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Why Aunt Piggy From Our Kind Of People Looks So Familiar

Fox's "Our Kind of People" has come out of the gate swinging as one of the most intriguing new dramas of the 2021 fall TV season. A glossy, briskly-paced primetime soap set in the wealthy Black community of Oak Bluffs, Massachusetts, the show is centered on Angela Vaughn (Yaya DaCosta), a single mother with her sights set on entrepreneurial success, and follows multiple concurrent Oak Bluffs storylines in parallel with the development of Angela's hair care business. 

In addition to Angela and her teenage daughter Nikki (Alana Bright), the principal household at the center of "Our Kind of People" and its lavish one-percenter milieu also features Angela's aunt, Patricia Williams, known affectionately as "Aunt Piggy." As a proudly working-class woman who never hides her true, irreverent self for the sake of the community's approval, Aunt Piggy plays a major role in diversifying the show's dynamics. Her scenes of clear-eyed counseling to Angela come laced with personal history for both actresses, as well as the weight of one of the most momentous and widely revered careers in American TV history. 

Here are a few other places where you may have seen the actress who plays Aunt Piggy — the great Debbi Morgan.

Debbi Morgan made TV history as All My Children's Angie Baxter

The ABC daytime soap "All My Children," which was on air for more than 40 years, is a monument of American television, with a production history that mirrors the ups and downs of the medium's broader history. Like every long-running soap opera, it featured dozens of principal cast members throughout the years — and one of the most memorable was Debbi Morgan.

Born in 1956 in North Carolina (via Turner Classic Movies), Morgan began her acting career in the 1970s with parts in movies and TV shows like "Good Times" and "Roots: The Next Generations," before "All My Children" launched her into what would become one of the most prominent acting careers in U.S. daytime television history. From 1982 to 1990 (with further short appearances throughout the years after), she played Dr. Angie Baxter, the daughter in a well-known Pine Valley family and the love interest of Police Chief Jesse Hubbard (Darnell Williams). Morgan made history with the role, becoming the first African-American winner of the Daytime Emmy for Outstanding Supporting Actress in a Drama Series (via IMDb). Together, she and Williams blazed a new trail of representation and made Angie and Jesse possibly the most iconic daytime TV Black couple ever.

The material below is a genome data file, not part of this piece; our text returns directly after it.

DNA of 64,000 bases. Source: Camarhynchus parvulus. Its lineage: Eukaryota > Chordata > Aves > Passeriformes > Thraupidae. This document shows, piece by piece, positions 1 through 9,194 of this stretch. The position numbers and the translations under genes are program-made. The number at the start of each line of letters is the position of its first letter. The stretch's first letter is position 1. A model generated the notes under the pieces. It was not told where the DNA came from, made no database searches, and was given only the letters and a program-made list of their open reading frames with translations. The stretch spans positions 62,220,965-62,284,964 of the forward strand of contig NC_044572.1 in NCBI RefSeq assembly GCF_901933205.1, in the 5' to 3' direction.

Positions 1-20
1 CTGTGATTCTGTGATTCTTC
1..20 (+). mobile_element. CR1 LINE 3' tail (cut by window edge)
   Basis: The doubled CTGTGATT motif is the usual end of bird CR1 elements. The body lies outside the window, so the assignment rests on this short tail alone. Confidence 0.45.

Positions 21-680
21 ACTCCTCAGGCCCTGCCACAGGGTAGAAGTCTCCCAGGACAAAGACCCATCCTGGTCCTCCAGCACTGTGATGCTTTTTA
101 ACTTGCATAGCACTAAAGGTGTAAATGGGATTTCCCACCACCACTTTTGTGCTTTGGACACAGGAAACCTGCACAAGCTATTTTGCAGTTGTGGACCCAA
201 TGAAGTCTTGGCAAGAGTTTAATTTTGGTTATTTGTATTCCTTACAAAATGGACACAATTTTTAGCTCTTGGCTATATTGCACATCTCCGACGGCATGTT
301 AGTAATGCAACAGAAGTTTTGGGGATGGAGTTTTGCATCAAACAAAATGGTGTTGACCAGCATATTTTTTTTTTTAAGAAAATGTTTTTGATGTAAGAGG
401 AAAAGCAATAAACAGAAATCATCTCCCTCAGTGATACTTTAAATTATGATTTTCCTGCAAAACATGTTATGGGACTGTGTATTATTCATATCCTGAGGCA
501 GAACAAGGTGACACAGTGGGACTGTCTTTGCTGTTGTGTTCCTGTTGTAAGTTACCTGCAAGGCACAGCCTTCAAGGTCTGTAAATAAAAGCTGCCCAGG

The characters became so central to the "All My Children" mythos that they were brought back multiple times over, with their final appearances happening on the 2013 Prospect Park revival of the series (TV Insider). In an interesting coincidence, one of the many actors Morgan worked with in that time was her future "Our Kind of People" costar Yaya DaCosta, who played Angie and Jesse's daughter Cassandra Foster in 2008.

She gave a legendary big screen performance in Eve's Bayou

Debbi Morgan made her name in soap operas, adding stints on NBC's "Generations" and ABC's "Port Charles" to her legendary "All My Children" bow. But her career has not been limited to daytime TV. Cinephiles will recognize her for a major role in one of the most scintillating films of the 1990s: Kasi Lemmons' "Eve's Bayou."

A strange, sensuous Southern Gothic drama, "Eve's Bayou" was the first feature film by Lemmons, which immediately placed her on every list of greatest directorial debuts in cinema history. Telling the story of Eve Batiste (Jurnee Smollett, in her breakthrough role), a 10-year-old Louisiana girl growing up in the 1960s, "Eve's Bayou" is narrated in retrospect by an adult Eve. The film explores the nooks and crannies of memory, familial history, and American Creole identity with confidence and panache worthy of a filmmaker well into their career.